Edgar Bowers Analysis

Other literary forms

(Poets and Poetry in America)

Edgar Bowers is known primarily for his poetry.


(Poets and Poetry in America)

Edgar Bowers’s poetry was championed by Yvor Winters, who offered the first critiques of Bowers’s poetry in his critical book Forms of Discovery (1967). Winters’s analysis was based on Bowers’s first two books, The Form of Loss and The Astronomers. Winters was drawn to Bowers’s imagery, his word choice, and his capable use of meter. He noted that Bowers’s “vision” was shaped by many factors, including the war, his reading, and his intellectual interests. In his Lives of the Poets (1998), Michael Schmidt includes Bowers as one of the representative poets of the modern era and notes the influence on Winters on Bowers’s style, describing the “harsh discipline” of Winters’s teaching of poetry writing as having produced rigorously formal poetry linked to stoicism.

Bowers received many awards and honors in his career. In 1950, he was awarded a Fulbright Fellowship for study in England. In 1955, he won the Swallow Press Prize for Poetry. He received two Guggenheim Fellowships, in 1958 and 1969. In 1973, he received the Silver Medal in poetry from the Commonwealth Club of California for Living Together. In 1989, Bowers won both the Bolligen Prize and the Harriet Monroe Prize for excellence in poetry.


(Poets and Poetry in America)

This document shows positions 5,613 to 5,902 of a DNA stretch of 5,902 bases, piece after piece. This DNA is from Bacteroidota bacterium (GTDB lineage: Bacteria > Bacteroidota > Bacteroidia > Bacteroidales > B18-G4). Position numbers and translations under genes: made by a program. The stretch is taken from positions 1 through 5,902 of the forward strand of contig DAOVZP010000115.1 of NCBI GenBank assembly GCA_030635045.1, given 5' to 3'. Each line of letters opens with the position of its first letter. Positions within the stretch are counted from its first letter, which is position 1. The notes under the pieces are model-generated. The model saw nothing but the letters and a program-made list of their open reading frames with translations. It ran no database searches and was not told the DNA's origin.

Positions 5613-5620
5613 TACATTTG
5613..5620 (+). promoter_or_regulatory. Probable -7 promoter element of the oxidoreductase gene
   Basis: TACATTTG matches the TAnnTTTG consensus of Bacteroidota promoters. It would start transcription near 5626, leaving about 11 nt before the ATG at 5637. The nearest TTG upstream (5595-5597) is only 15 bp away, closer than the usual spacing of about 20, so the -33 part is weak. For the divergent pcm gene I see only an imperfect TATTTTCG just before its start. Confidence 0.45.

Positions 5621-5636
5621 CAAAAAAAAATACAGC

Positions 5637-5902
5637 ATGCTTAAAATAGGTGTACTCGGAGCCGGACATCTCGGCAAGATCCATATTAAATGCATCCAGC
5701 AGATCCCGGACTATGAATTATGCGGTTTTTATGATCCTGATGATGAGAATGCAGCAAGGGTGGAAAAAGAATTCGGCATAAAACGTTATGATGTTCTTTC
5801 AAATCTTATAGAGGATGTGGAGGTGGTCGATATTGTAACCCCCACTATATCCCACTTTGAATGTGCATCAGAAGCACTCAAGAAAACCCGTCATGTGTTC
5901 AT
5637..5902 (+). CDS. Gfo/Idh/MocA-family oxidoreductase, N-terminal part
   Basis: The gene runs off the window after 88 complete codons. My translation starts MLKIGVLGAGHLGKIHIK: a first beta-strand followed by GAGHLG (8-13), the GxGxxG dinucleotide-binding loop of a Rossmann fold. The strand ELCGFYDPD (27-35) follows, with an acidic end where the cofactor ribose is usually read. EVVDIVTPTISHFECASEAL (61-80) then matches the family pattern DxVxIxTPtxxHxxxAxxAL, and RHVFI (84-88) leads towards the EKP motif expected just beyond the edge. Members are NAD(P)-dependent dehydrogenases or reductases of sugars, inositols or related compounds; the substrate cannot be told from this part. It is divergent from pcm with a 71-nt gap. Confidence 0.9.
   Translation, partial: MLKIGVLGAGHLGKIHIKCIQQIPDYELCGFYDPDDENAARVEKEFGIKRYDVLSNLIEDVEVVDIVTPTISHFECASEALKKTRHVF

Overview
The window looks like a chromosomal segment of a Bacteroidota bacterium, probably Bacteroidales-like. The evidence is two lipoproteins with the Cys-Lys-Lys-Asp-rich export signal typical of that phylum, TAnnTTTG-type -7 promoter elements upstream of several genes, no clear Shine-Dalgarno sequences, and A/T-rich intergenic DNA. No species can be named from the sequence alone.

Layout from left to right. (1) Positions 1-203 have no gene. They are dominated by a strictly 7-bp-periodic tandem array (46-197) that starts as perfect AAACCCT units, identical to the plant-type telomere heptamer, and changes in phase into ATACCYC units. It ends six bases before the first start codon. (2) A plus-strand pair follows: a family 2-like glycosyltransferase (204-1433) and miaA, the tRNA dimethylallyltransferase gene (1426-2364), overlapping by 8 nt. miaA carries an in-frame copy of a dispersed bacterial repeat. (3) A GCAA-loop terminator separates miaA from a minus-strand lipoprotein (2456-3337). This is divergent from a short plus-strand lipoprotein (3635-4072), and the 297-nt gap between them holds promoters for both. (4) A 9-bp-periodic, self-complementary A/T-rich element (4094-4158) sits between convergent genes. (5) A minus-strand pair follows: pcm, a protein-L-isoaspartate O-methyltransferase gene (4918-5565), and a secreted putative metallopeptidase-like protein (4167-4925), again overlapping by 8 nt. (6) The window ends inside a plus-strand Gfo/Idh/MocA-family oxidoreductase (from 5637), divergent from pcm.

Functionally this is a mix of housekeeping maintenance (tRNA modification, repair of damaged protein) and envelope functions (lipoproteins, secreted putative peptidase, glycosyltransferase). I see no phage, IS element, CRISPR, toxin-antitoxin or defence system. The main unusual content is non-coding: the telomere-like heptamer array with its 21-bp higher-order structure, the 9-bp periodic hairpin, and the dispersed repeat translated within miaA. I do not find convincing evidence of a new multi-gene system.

Akard, Jeffery, and Joshua Odell. A Bibliography of the Published Works of Edgar Bowers. Barth Bibliographies 3. Santa Barbara, Calif.: J. Akard, 1988. Provides technical descriptions of the books published before 1988 and includes listings of the periodicals in which many of the poems were first published. Bowers provided a chronology for the poems as well.

Davis, Dick. “The Mystery of Consciousness: A Tribute to the Poet Edgar Bowers.” Poets and Writers, July/August, 2000, 14-19. A tribute to Bowers and analysis of some of his poetry by his friend Dick Davis.

Fraser, Russell. “Edgar Bowers: His Little Book and All the Rest.” Yale Review 96, no. 1 (January, 2008): 24. Fraser reflects on his friendship with Bowers and Bowers’s poetry.

Schmidt, Michael. Lives of the Poets. London: Weidenfeld & Nicolson, 1998. Places Bowers in the context of a discussion of Yvor Winters’s poetry and notes the influence of Winters on Bowers’s use of language and uses of poetic form.

Wilmer, Clive. “Obituary: Edgar Bowers, American Poet Exploring the Mysteries of Life with an Aesthetic and Sensitive Intellect.” The Guardian, February 15, 2000, p. 22. Obituary details Bowers’s life and describes his poetry as having an “extreme aesthetic refinement and an intense feeling for the mystery of things.”

Winters, Yvor. Forms of Discovery. Denver, Colo.: Alan Swallow Press, 1967. Winters studies Bowers’s first two books and analyzes their strengths and weaknesses. Winters also edited two collections of poetry in which he included Bowers’s verse: Poets of the Pacific (1949; second series) and Quest for Reality (with Kenneth Fields, 1969).